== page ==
individualised, with most patients reporting positive outcomes. NADA treatment was not effective for everyone, nor was group A legacy donation to the Lynda Jackson Macmillan Centre treatment to everyone's liking. Even so, the men expressed (LJMC), and a donation from the Hale Lodge of Middlesex appreciation for the level of care, as well as continuity of care by (No.5141) made this project possible. Thank you to the men the same practitioner. These aspects have been identified as being who participated in this project; and to the following staff of important for the supportive care of men diagnosed and treated the LJMC: Pam Thorpe and Jill Preston, complementary therapy for prostate cancer. (King et al., 2015) service co-ordinators; Teresa Young, research co-ordinator; Diane Back, data administrator. Also to Rachel Peckham MSc LicAc In conclusion, this small exploratory study provides sufficient MBAcC, formerly of NADA UK, for her continuous support of indication of potential benefit to warrant further research. our NADA projects.
Beer, T.M., Benavides, M., Emmons, S.L., et al. (2010). Acupuncture for
Fan, G., Filipczak, L., Chow, E. (2007). Symptom clusters in cancer
hot flashes in patients with prostate cancer. Urology, 76(5): 1182-8.
patients: a review of the literature. Current Oncology, 14(5): 173-9.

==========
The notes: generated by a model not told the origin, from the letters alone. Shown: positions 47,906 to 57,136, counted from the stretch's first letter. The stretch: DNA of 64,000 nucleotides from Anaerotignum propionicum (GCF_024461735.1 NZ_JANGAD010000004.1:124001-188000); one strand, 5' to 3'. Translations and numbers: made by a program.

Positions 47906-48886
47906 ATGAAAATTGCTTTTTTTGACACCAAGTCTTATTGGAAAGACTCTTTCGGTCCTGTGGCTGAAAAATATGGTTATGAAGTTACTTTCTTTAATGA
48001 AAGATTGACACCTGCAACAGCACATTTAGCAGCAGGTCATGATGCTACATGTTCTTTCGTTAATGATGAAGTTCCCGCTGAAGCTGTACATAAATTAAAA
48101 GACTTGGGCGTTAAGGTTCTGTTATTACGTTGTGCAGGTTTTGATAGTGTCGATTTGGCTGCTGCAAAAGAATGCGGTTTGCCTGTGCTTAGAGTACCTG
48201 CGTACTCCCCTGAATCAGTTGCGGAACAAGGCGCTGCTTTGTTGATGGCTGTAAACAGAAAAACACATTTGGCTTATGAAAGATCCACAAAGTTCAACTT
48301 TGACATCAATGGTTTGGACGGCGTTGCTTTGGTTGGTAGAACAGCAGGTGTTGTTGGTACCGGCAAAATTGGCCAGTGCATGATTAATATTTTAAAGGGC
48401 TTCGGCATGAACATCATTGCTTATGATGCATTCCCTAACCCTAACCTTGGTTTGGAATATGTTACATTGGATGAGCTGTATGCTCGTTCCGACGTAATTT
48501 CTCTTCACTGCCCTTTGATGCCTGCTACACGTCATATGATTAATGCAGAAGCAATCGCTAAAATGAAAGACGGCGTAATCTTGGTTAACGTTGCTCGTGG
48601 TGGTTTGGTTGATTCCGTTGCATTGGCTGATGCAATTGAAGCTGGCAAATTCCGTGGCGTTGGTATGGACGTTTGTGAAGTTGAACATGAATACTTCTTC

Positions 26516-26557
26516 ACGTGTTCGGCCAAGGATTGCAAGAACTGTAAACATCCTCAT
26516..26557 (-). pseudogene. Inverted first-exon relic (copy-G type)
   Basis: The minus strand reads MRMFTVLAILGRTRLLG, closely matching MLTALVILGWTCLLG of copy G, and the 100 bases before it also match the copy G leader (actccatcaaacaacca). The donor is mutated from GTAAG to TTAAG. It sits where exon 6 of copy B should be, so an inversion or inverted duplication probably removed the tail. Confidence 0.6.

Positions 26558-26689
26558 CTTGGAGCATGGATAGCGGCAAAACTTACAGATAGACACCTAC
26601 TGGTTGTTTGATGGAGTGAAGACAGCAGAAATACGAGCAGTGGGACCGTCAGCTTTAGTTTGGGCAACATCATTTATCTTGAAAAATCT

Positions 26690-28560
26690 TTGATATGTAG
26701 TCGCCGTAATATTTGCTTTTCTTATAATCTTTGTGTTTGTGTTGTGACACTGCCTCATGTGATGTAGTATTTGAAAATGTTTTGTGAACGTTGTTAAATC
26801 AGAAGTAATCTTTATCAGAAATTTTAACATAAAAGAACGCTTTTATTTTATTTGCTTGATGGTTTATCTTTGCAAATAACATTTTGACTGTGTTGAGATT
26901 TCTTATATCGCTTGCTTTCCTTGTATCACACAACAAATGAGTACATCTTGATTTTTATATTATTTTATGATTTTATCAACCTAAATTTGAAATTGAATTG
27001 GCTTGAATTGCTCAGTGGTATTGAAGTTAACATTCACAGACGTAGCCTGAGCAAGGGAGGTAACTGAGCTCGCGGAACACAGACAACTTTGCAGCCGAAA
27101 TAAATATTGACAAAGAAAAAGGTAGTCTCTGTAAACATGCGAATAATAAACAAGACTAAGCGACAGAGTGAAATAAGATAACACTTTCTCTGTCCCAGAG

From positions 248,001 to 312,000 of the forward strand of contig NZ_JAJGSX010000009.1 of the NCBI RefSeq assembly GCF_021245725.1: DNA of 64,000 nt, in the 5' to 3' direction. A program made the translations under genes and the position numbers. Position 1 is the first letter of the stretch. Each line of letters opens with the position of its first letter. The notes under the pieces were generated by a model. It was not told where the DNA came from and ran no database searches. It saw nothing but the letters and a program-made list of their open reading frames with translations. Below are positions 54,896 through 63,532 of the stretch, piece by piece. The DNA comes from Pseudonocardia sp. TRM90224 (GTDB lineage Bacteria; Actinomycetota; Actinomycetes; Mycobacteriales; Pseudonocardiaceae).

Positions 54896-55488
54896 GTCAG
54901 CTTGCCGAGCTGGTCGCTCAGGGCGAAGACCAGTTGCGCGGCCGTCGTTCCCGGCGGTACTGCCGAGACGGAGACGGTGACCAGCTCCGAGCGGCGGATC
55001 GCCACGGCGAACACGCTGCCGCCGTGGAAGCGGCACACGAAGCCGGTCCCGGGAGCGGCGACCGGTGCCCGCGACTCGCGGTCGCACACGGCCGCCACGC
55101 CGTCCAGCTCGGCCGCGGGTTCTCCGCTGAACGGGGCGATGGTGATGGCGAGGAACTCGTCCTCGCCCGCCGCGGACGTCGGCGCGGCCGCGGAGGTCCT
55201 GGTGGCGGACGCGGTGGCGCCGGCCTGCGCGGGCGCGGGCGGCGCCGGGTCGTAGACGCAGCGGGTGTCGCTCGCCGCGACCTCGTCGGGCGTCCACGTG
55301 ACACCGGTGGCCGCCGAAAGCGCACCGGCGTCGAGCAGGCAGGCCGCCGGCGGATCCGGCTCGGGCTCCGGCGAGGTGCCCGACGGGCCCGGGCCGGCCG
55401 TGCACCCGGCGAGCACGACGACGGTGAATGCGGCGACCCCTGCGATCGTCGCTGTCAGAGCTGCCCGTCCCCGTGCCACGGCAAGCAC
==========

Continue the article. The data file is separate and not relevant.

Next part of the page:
Bemis, R. (2013). Evidence for the NADA ear acupuncture protocol:
Globocan. (2012). Prostate cancer: estimated incidence, mortality and
summary of research [online]. Available at: http://www.acudetox.com/ prevalence worldwide in 2012 [online]. Available at: http://globocan.iarc.fr/ index.php/evidence-for-the-nada-protocol [Accessed 4 December 2014].
Pages/fact_sheets_cancer.aspx [Accessed 9 April 2015].
Boon, H., Kania-Richmond, A., Verhoef, M., Tsui. T., Danelesko,
Harding, C., Harris, A., Chadwick, D. (2009). Auricular acupuncture:
E. (2015). 2014 IN-CAM Research Symposium: The Next Wave of
a novel treatment for vasomotor symptoms associated with luteinizing- Complementary and Integrative Medicine and Health Care Research. hormone releasing hormone agonist treatment for prostate cancer. British Journal of Complementary and Integrative Medicine, 12(1): eA1–eA71.
Journal of Urology International, 103(2): 186-90.
Cancer Research UK. (2014a). Prostate cancer incidence statistics [online].
King, A., Evans, M., Moore, T., et al. (2015). Prostate cancer and
supportive care: a systematic review and qualitative synthesis of men's types/prostate/incidence/#geog [Accessed 11 December 2014].
experiences and unmet needs. European Journal of Cancer Care, doi: 10.1111/ecc.12286.
Cancer Research UK. (2014b). Prostate cancer: cancer statistics key stats
[online]. Available at: http://publications.cancerresearchuk.org/cancerstats/